2. The Broken Window theory
      3. No code review process
      4. Insufficient domain or technical knowledge
    6. Summary
    7. Further reading
  9. Part 2: Essence of Refactoring and Good Code
  10. Chapter 3: Code Smells
    1. Duplicated code
    2. Long methods
      1. Replace temporary variables with query methods
      2. Parameter object
      3. Replace a function or method with a command
      4. Decompose conditionals
      5. Split loops
    3. Large classes
    4. Switches
    5. Primitive Obsession
    6. Middle man
    7. Message chains
    8. Feature envy methods
    9. Divergent change
    10. Shotgun Surgery
    11. God object
    12. Summary
    13. Further reading
  11. Chapter 4: Testing
    1. Why you should test (often)
      1. Identifying and fixing defects
      2. Ensuring quality and reliability
      3. Customer satisfaction
      4. Compliance and standards
      5. Security
      6. Integration and compatibility
      7. Confidence and peace of mind
    2. Unit testing
      1. JUnit framework
    3. Integration testing
      1. Mockito
    4. Contract testing
    5. Be safe – checking and improving your test coverage
      1. What is test coverage?
      2. A Java code coverage tool – JaCoCo
    6. Test-driven development
      1. Advantages of TDD
    7. Summary
    8. Further reading
  12. Chapter 5: Refactoring Techniques
    1. Writing better methods
      1. Extract Method
      2. Inline Method
      3. Extract and inline variables
      4. Combining a function into a class
    2. Moving features between objects
      1. Moving a method or field
      2. Moving statements into/from methods
      3. Hiding delegates
      4. Removing dead code
    3. Organizing data
      1. Field encapsulation
      2. Replacing primitives with objects
      3. Replacing type code with subclasses
    4. Simplifying conditional logic
      1. Returning a special case instead of null
      2. Using polymorphism instead of conditions
      3. Removing duplicated conditions
      4. Guard clauses
    5. Simplifying method calls
      1. Avoiding side effects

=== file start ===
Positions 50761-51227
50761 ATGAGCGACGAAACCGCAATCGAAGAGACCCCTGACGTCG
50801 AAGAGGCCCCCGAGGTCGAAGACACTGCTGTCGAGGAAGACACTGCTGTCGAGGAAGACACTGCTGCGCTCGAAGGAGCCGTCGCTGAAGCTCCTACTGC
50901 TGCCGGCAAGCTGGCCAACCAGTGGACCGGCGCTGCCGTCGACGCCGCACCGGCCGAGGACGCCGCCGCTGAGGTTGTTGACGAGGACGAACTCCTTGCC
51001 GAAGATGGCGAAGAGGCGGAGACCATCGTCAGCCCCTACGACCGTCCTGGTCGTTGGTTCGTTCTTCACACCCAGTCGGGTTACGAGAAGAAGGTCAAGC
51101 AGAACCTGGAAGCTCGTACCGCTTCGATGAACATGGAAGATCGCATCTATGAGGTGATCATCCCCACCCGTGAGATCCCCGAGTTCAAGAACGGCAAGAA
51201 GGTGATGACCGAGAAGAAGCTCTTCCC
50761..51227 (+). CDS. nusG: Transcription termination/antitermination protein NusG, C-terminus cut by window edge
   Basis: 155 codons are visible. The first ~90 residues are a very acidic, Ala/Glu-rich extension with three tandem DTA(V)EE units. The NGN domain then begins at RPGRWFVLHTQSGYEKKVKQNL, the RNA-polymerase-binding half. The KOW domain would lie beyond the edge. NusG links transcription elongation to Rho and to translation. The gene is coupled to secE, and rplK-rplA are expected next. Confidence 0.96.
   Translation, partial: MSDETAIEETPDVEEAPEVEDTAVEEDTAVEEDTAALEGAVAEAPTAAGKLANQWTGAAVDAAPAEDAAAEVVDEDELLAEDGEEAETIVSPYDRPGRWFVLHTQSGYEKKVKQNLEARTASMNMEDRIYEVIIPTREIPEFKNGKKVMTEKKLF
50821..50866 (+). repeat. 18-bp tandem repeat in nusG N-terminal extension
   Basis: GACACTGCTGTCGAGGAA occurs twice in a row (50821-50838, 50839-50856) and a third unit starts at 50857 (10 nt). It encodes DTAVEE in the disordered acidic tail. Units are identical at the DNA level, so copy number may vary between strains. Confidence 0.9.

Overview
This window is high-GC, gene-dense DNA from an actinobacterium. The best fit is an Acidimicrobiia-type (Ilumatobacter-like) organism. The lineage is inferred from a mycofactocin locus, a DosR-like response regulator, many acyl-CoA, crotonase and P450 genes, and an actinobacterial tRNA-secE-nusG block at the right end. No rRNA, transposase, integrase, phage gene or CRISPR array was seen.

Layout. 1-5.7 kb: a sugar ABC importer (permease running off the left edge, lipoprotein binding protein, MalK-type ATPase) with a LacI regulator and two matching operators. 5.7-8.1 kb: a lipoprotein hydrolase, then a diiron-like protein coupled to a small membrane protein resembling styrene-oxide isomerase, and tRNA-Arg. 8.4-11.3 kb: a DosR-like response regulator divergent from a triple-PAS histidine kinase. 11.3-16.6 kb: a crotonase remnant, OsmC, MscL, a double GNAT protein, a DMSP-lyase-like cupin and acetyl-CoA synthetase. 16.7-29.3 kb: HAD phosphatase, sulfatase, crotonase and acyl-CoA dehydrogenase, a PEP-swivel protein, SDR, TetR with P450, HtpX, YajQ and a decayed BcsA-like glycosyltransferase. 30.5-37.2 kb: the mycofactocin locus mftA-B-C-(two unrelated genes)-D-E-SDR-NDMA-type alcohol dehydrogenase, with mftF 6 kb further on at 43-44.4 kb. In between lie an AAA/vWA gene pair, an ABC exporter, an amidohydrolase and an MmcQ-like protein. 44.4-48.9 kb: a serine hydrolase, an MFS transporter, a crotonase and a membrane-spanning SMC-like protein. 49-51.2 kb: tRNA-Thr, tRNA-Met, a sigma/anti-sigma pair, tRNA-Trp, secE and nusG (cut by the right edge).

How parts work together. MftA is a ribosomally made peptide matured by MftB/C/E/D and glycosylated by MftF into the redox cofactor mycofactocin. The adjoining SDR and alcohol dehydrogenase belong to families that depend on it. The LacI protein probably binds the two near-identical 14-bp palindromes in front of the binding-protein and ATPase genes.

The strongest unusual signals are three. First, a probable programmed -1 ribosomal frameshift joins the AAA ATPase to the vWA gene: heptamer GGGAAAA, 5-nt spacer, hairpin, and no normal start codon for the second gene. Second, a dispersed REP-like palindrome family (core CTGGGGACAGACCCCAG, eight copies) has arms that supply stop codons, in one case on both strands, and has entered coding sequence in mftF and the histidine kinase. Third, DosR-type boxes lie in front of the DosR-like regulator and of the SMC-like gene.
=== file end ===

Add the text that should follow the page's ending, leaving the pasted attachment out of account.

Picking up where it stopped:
2. Removing setter methods
    6. Using generalization
      1. Pull up field
      2. Push down field
      3. Pull up method
      4. Push down method
      5. Template method
    7. Using enums instead of constants
    8. Summary
    9. Further reading
  13. Chapter 6: Metaprogramming
    1. What is metaprogramming?
    2. Exploring compile-time metaprogramming tools
      1. Lombok
      2. MapStruct
    3. Exploring runtime metaprogramming tools
      1. Reflection
    4. Weighing the pros and cons of metaprogramming
    5. Summary
    6. Further reading
  14. Chapter 7: Static and Dynamic Analysis
    1. What is static analysis?
      1. Code errors or bad practices
      2. Security
      3. Cyclomatic complexity
      4. Exception (mis)handling
      5. Automated static analysis tools
    2. What is dynamic analysis?
      1. Debugging
      2. Profiling
      3. Fuzzing
      4. Symbolic execution
      5. Taint tracking
    3. Summary
    4. Further reading
  15. Part 3: Further Learning
  16. Chapter 8: Crafting Quality Every Day
    1. Code versioning
      1. Graph structure
      2. Local VCSs
      3. Centralized VCSs
      4. Distributed VCSs
      5. Branching strategies
      6. Best practices
    2. Code formatting and style
      1. Indentation
      2. Braces and whitespaces
      3. Line length and wrapping
      4. Comments and documentation
      5. Naming conventions
      6. Automated tools
    3. Code reviews
      1. Email pass-arounds
      2. Code review automation tools
      3. In-person (or remote) teamwork reviews
    4. Pair programming
      1. Advantages
      2. Disadvantages
      3. Styles of pair programming
      4. Time management
    5. Documentation
      1. Requirements
      2. Architecture documentation
      3. Technical documentation
      4. Good practices for documentation
    6. A hard dose of reality
    7. The importance of knowing what you’re doing
    8. Summary
    9. Further reading
  17. Chapter 9: Beyond Code – Mastering Software Architecture
    1. What is an architecture?
      1. Development
      2. Deployment
      3. System operation
      4. Maintenance
    2. Architectural patterns
      1. Layered architecture
      2. Microservices
      3. Event-driven architecture
      4. Reactive architecture
    3. Monolith to microservices
    4. Bad smells in the microservices architecture
      1. Shared persistence
      2. Shared libraries
      3. Direct communication
    5. Summary
    6. Further reading
  18. Index
    1. Why subscribe?
  19. Other Books You May Enjoy
    1. Packt is searching for authors like you
    2. Share Your Thoughts
    3. Download a free PDF copy of this book

Product information

  • Title: Refactoring in Java
  • Author(s): Stefano Violetta
  • Release date: December 2023
  • Publisher(s): Packt Publishing
  • ISBN: 9781805126638